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Learning to forgive.

Posted by Allison on October 14, 2009

I haven’t been blogging as much becuase I’m deep in thought. (Plus I’m lazy and by the time I sit down to blog my brilliant witty things to say turn into a laundry list of stuff so boring that even I don’t want to read about as I edit my post). I’ve been thinking a lot about forgiveness lately.  I know it’s my weak point.  I’m not very good or even sort of good at forgiveness.  I’m still pissed about something that happened in 1985.  In high school.  So I get that I’m not the most reasonable person when it comes to forgiving people situations in which I get hurt.  But I don’t understand the whole “it’s forgiving for yourself” thing.  If I’m angry about something forgiveness feels like absolution.  Every part of me believes that if I forgive the offending party will just re offend.  I’ve seen television programs or in-depth 60 minutes type shows where someone will go to the jail where there loved ones killer is and have this session in forgiveness with them.  In THEORY I think that it must be a very healing thing for the family member.  I get that the anger that you carry for someone’s actions can manifest itself in such a negative way in your life.  But take away the ‘in theory’ and that’s where it all goes to hell in a hand basket for me.  The more I try to forgive the angrier I get which I don’t think is suppose to be the point.  I read the book “The Shack” and so completely didn’t get it that I thought perhaps I had a bit of a brain injury.  The only part that made sense to me in the whole book was the idea that you don’t have to forget to forgive.  Cause I remember shit that most people don’t…especially things that hurt.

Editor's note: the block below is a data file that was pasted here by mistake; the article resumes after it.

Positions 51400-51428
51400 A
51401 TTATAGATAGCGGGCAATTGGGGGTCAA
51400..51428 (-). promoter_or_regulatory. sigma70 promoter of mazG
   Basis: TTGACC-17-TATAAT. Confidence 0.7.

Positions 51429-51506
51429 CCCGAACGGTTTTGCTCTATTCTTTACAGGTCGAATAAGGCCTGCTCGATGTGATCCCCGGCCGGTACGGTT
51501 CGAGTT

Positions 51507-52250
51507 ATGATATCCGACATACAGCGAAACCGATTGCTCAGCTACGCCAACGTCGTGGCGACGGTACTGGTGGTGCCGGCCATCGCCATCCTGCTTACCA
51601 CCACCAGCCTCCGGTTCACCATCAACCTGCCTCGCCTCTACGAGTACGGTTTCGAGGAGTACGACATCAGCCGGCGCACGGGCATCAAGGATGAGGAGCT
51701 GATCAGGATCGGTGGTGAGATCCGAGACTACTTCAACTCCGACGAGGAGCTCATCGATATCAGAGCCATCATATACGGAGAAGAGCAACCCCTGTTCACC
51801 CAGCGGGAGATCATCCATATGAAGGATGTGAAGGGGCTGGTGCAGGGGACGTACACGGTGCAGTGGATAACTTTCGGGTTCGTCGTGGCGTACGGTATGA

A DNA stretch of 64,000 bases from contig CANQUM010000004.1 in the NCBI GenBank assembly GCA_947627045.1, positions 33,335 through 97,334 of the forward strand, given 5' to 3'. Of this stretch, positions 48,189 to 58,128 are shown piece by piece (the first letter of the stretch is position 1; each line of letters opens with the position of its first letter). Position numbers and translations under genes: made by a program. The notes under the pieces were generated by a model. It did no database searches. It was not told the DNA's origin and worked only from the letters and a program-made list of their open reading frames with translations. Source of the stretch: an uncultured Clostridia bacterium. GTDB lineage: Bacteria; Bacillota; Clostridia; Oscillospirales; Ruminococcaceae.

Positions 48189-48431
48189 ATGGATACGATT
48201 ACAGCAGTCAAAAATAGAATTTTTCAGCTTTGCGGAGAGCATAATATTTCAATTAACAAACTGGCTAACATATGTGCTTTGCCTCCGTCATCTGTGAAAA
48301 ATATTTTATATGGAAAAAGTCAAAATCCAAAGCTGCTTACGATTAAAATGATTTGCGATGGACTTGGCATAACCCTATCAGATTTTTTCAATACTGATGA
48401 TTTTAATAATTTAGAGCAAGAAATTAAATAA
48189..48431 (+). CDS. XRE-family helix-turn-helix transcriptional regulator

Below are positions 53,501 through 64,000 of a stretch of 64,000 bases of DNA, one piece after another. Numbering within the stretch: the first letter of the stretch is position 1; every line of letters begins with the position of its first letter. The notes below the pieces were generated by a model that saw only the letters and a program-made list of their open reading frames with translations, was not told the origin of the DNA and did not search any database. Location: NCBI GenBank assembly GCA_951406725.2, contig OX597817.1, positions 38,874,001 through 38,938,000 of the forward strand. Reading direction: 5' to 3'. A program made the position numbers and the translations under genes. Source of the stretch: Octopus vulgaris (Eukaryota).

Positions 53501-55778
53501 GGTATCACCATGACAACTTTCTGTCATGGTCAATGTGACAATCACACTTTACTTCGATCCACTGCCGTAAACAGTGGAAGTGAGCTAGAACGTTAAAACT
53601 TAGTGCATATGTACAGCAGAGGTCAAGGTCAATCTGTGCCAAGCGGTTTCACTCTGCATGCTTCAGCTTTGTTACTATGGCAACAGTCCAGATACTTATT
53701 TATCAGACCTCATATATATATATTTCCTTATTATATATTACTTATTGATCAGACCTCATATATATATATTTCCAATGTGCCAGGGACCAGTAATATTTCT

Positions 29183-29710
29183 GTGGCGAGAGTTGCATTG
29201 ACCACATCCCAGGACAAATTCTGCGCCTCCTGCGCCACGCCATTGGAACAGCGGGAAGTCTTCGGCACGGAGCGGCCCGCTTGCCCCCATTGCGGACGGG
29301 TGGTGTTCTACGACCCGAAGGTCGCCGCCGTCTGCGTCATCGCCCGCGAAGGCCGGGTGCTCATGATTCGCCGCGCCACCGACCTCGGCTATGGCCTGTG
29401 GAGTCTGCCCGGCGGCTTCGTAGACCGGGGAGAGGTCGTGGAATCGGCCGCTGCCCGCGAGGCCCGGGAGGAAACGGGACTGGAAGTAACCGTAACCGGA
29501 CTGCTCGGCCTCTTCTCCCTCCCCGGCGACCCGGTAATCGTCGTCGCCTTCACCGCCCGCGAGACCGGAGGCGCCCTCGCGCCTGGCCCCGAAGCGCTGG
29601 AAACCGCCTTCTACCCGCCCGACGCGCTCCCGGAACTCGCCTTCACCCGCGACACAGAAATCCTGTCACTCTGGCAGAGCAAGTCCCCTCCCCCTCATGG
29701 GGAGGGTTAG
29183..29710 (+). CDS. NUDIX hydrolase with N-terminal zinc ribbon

How do people forgive the unforgivable?  Why do people forgive the unforgivable?  What if the person that has hurt you is a person you never thought would?  What if even if every part of your being wants to forgive you have neither the tools or the traits to do so.

Meh. Clearly all the thinking on forgiveness has not got me any closer to actually forgiving.

6 Responses to “Learning to forgive.”

  1. Kristinma said

    Allie-san! I hated that book for almost exactly the same reason you’re describing here. I loathed that book. I bought it in an airport bookstore and now, I can’t get over it and refuse to buy books in airports. You get my point.